Customer Advisory- Safety Of Life At Sea (SOLAS) & Verified Gross Mass (VGM)- 1st April 2016



Customer Advisory | 1st April 2016

Safety Of Life At Sea (SOLAS) Regulations & Verified Gross Mass (VGM) Certification

Effective 1st July 2016, an amendment covering Export Container Weight regulations will be implemented by International Maritime Organisation (IMO) under the Safety Of Life At Sea (SOLAS) Convention.

What is this new regulation?

Verified Gross Mass (VGM) Certification which will be applicable to all Export Containers including FCL or FAK Containers on a global basis.

How is VGM calculated?

Verified Gross Mass (VGM) represents weight of goods, packaging, stowage materials & container weight, sum of all combined will be correct Verified Gross Mass (VGM) Certification.

Why has IMO via SOLAS Convention introduced VGM?

Verified Gross Mass (VGM) Certification have been introduced by International Maritime Organisation (IMO) in order to increase marine safety and reduced dangers of accidents occurring due to container weight issues, therefore protecting vessels and human beings operating or working on vessels.

Who is responsible for VGM Certification on Export Containers?

All parties or entities listed as ‘Shipper’ on Carriers Bill Of Lading is responsible for timely and correct submission of Verified Gross Mass (VGM) Certification.

Acceptable methods to ensure accurate VGM Certification on Export Containers?

FCL- by weighing the loaded container on calibrated and certified scales or weighbridge and then subtracting weight of truck, chassis and fuel to get weight of packed container only.

LCL- by weighing each individual shipment including packaging and stowage material jointly on calibrated and certified scales which are then loaded into container, add the sum of all individual shipments plus the weight of the empty container.


Timelines and process required for VGM Certification?

Verified Gross Mass (VGM) Certifications must be completed and submitted to Carriers and Terminals prior to vessel cut offs.

Industry has indicated EDI links with INTRA for reporting of Verified Gross Mass (VGM) Certifications and must including following mandatory information:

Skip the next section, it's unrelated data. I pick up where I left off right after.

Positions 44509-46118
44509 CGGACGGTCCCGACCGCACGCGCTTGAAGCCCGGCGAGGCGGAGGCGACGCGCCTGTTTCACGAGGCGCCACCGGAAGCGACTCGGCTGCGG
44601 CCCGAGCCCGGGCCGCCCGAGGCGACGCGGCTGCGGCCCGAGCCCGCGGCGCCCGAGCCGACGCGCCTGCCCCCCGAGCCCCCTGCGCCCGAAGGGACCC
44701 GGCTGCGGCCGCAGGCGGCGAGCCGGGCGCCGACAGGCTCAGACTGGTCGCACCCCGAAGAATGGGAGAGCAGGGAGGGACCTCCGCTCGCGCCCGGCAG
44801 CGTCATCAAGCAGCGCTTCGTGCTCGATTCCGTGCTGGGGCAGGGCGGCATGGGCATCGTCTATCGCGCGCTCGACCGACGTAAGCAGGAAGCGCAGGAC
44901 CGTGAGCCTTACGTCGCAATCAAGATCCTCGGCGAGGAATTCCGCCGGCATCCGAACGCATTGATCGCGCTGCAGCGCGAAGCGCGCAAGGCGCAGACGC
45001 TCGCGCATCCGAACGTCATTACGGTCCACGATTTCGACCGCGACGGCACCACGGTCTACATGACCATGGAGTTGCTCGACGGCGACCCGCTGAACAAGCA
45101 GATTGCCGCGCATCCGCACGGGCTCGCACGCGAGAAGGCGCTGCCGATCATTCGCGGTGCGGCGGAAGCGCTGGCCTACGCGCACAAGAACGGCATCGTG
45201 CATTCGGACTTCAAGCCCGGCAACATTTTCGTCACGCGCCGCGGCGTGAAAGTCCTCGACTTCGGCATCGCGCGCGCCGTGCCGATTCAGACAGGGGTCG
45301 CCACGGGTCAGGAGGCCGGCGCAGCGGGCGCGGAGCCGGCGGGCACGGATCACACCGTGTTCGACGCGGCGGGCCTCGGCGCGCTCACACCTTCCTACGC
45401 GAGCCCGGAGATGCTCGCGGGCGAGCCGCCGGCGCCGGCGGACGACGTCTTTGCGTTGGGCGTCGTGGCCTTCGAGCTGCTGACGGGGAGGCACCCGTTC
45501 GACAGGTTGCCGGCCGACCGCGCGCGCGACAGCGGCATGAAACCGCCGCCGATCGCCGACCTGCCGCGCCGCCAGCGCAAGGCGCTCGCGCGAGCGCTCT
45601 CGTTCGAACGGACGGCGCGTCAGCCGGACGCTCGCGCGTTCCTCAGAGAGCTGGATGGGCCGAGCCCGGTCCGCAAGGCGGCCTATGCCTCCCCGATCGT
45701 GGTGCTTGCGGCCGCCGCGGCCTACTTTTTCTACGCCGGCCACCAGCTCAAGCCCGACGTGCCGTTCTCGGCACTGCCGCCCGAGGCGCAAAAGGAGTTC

• Booking Number
  • Container Number
  • Verified Gross Mass (VGM)
  • Unit Of Measurement
  • Responsible Party (Shipping to be named on Carriers Bill Of Lading)
  • Authorised Person

Consequences for not submitting timely VGM or incorrect VGM?

Carriers have announced NO VGM Certification equals NO LOAD meaning shipment delays which are then likely to result in additional costs such as document amendment fees, repacking charges and even container demurrage fees.

Incorrect VGM Certifications are likely to be treated in a more serious manner resulting in financial penalties, sanctions and future shipment profiling by Carriers.

This includes incorrect VGM Certification on both overweight and underweight measurement.

In particular various industry parties still don’t have answers on accessibility to weighbridges, costs associated, reporting and receipting of Verified Gross Mass (VGM) Certifications by Shippers, we shall be sure to update further news or communication on this issue post SOLAS Forum.

We thank you in advance for your understanding and cooperation to ensure smooth implementation of SOLAS Regulations and namely Verified Gross Mass (VGM) Certifications effective 1st July 2016.

Please see the attached Verified Gross Mass Industry FAQS


Verified-Gross-Mass-Industry-FAQS.pdf Verified-Gross-Mass-Industry-FAQS.pdf (2MB)